Red dress campaign looks to raise awareness about missing, murdered indigenous women
WINNIPEG – A Winnipeg artist is asking Canadians to help spread a message in a one-day display meant to represent the country’s missing and murdered aboriginal women.
Jaime Black created The REDress Project five years ago.
Black is hoping Canadians across the country will join her Sunday as part of a powerful one-day event to draw attention to the more than 1,200 missing and murdered indigenous women in Canada.
“The empty red dress really evokes the absence of these women but it also marks the absence of these women so we can’t forget that they’re gone,” said Black.
Similar displays have been held for the last five years on university and college campuses across Canada including one last year in Thunder Bay, Ontario and one in Winnipeg in 2013.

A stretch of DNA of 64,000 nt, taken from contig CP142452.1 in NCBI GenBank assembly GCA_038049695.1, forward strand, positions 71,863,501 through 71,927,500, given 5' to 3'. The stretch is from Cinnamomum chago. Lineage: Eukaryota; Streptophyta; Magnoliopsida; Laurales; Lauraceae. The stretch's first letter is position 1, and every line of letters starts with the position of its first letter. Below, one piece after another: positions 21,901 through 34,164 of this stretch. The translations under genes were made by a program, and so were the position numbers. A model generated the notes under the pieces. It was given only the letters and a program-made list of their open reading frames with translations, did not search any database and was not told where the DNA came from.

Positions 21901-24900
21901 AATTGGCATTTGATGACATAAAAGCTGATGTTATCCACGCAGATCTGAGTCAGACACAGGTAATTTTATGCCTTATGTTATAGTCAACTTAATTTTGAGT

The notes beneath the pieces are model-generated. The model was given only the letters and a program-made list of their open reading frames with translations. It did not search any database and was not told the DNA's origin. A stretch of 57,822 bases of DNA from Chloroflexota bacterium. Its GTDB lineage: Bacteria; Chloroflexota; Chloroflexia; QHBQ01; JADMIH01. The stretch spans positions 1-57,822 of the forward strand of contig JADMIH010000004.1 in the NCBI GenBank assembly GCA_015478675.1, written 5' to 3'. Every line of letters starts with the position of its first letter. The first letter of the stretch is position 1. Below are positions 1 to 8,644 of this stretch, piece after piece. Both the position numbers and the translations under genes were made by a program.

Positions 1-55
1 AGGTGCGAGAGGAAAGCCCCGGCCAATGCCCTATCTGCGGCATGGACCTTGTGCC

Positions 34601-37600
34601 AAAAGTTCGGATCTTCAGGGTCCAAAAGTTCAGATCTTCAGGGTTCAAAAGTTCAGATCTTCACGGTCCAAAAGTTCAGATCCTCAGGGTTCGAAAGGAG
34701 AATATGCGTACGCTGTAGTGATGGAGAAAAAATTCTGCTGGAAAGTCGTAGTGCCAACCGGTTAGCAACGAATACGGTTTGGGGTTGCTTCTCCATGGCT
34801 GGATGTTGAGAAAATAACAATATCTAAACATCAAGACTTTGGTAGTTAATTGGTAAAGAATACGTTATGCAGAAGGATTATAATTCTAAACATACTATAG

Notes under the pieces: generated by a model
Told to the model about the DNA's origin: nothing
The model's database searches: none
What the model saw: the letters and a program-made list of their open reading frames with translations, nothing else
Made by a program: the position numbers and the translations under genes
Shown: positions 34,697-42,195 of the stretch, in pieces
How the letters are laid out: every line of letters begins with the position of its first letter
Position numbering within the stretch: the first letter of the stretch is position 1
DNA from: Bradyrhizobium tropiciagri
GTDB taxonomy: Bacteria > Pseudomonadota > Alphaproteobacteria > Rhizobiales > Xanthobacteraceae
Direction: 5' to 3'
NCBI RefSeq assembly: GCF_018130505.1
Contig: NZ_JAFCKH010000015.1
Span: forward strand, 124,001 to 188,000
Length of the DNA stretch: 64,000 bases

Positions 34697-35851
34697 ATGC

On Sunday, Black is inviting Canadians to display their own red dresses to signal their support of indigenous women.
“As an artist I feel like it’s my responsibility to do work that benefits the community,” she said. “I have a responsibility, just as a human, to make the world a safer place for indigenous women.”
Black collected hundreds of donated red dresses that have been displayed in public spaces across the country, including the Canadian Museum for Human Rights.
Her Facebook page has more than 5,000 likes and Black said she’s met with community groups who are interested in helping organize other displays in public spaces.
On Sunday, six red dresses popped up along the fence around the Alexander Docks, where 15-year-old Tina Fontaine’s body was pulled from the Red River in August of 2014.
The dresses are hung beside a makeshift memorial for the teen, whose killer has never been found.
The one-day display of red dresses coincides with the National Day of Vigils to Remember Murdered and Missing Aboriginal Women.
Calls for a national inquiry on murdered and missing aboriginal women have been growing since the RCMP revealed last year that nearly 1,200 aboriginal women have been murdered or gone missing in Canada in the last 30 years.
© 2015 Shaw Media